When you travel the aromatic and gorgeous bourbon trail in Kentucky, you’re experiencing American history and an authentic American culture. It’s a true American native experience.
“One need not love to imbibe in these brown spirits straight up to enjoy a bourbon tour,” said Stacey Yates, vice president of communications for the Louisville Convention and Visitors Bureau. “My mother loves to visit the distilleries just to learn ways to improve her bourbon-braised pork roast.”
Winding through thoroughbred horse-farm country and Southern towns with lengthy lists of accolades for beauty and hospitality, the Kentucky Bourbon Trail is more than just a liquor experience.
“These are bucket list trips,” said Adam Johnson, director of the Kentucky Bourbon Trail. “The journey between distilleries is what we get a kick out of. Kentucky is a beautiful state, and sometimes these places aren’t the easiest to find. And once you get there, the manicured grounds, the pride in their product and the history are all incredible.”
Groups can choose as many stops as they like on three distinct bourbon tours.
“No matter where you go, you’re going to get a taste,” said Johnson.
“And for those venturing out on one of these trails, each is given a passport to get stamped for bragging purposes and a T-shirt just for fun,” said Yates.
Kentucky Bourbon Trail Tour
Eight of the big names in bourbon, Maker’s Mark, Four Roses, Wild Turkey, Heaven Hill, Evan Williams, Town Branch, Woodford Reserve and Jim Beam, are on the Kentucky Bourbon Trail, which spans central Kentucky within a 200-mile radius of the Louisville area. At each location, guests see the regulated distillery process and visit the massive storage areas where bourbon ages in oak barrels. Groups can even have a meal on the lush grounds of some of the distilleries.
Woodford Reserve is the Official Bourbon of the Kentucky Derby and the oldest and smallest distillery in Kentucky; it traces its origins to 1797. There, groups can take the Bourbon Discovery Tour, an overview of how the distillery crafts Woodford Reserve Distiller’s Select. Or, for those fascinated by the stone buildings and history of this Woodford County icon, the National Historic Landmark Tour delves into the rich history of the property’s architecture. The Corn to Cork Tour looks in depth at the chemical and sensory aspects of making this handcrafted favorite.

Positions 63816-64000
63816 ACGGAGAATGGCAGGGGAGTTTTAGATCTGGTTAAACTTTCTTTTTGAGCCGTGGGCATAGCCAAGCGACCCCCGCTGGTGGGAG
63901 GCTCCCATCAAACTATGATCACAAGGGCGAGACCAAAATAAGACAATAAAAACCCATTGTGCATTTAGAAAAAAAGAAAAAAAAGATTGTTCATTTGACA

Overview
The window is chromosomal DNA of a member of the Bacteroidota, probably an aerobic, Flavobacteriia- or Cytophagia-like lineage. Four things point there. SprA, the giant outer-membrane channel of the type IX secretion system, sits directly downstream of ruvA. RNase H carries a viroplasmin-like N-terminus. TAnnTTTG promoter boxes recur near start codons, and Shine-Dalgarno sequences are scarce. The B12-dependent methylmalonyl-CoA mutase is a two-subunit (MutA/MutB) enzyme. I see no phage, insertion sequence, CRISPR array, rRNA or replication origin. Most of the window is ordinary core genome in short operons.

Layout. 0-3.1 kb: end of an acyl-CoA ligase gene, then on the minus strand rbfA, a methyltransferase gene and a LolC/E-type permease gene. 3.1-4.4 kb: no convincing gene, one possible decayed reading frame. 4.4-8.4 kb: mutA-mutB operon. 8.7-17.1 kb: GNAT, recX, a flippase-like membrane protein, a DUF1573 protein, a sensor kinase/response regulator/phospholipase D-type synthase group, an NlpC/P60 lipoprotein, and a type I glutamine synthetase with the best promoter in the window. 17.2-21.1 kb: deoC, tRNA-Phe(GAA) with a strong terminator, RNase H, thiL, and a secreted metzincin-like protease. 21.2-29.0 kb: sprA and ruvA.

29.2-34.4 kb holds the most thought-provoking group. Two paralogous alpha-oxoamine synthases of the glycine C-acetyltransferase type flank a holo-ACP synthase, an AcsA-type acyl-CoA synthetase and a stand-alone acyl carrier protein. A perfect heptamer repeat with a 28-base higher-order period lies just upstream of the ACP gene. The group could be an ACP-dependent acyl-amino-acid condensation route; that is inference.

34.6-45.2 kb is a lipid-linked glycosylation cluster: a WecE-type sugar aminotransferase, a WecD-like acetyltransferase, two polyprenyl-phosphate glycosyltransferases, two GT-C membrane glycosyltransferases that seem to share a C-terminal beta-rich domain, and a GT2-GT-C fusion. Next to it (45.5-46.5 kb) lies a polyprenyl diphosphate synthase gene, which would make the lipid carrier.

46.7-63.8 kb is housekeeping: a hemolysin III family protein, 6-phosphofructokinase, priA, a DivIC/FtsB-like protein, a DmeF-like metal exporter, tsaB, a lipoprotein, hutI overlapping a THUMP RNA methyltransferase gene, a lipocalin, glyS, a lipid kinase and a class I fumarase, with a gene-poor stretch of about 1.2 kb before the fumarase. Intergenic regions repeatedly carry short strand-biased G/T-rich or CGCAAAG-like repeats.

“And if you’re a Wild Turkey lover, at their distillery, you’ll not only get to see how it’s made, but [also] meet the master distiller, Jimmy Russell, who has been there for 54 years,” said Johnson. “He’s a rock star in the bourbon world.”
Kentucky Bourbon Craft Tour
Considered an essential adventure for bourbon enthusiasts, the Kentucky Bourbon Craft Tour showcases eight small operations that span the state.
“There has been an explosion in the smaller production venues that has accompanied the explosion in interest in the bourbon industry,” said Johnson.
“The craft tours, often mom-and-pop or father-and-son operations, take the visitor back to the pre-Prohibition days. Each one is so different. At the Old Pogue Distillery in Maysville, they have gone back to their family roots. At the Corsair Artisan Distiller in Bowling Green, they are experimenting with different grains and have won numerous awards. And at the Silver Trail Distillery in Hardin, you’ll get to taste their family moonshine recipe.
“These are the places to get a taste of bourbons that aren’t necessarily meant for mass production. They each have their specialty.”
New in 2013 is the Evan Williams Bourbon Experience in Louisville, an artisanal distillery that creates special batches of bourbon.
“This is not the Evan Williams Black Label you buy in stores,” said Yates. “And this is a different experience than the distilleries you find in the country. It’s located on three levels of a Victorian building, and the tour opens up with guests sitting in a circa-1783 town meeting where actors portray those olden days. You really get to see what Louisville used to look like.”
Yates added that three additional distilleries are slated to open in 2014 in Louisville, and two more are in the planning stages for the not-too-distant future.
Urban Bourbon Trail
In Louisville, numerous restaurants that offer top-notch bourbon experiences have been named to the city’s Urban Bourbon Trail.
“To be on this prestigious list,” said Yates, “you have to have 50 bourbons in the bar, offer a signature bourbon cocktail and be cooking with bourbon on the menu.”
The Urban Bourbon Trail is a natural fit for Louisville. The city has been home to many distillers since 1780, many of which were located on a portion of Main Street once known as Whiskey Row. The trail includes 27 official stops, from historic hotel properties that once served Al Capone and F. Scott Fitzgerald to hip urban hangouts.
Pick up a printed booklet-style passport at the Louisville’s Visitor Center, or download an electronic passport; be sure to have your passport stamped at each location. Collect a stamp from six stops — nicknamed a Pick Six in honor of Kentucky’s horseracing tradition — and you’ll earn the rank of official Bourbon Country Citizen and an Urban Bourbon Trailblazer T-shirt.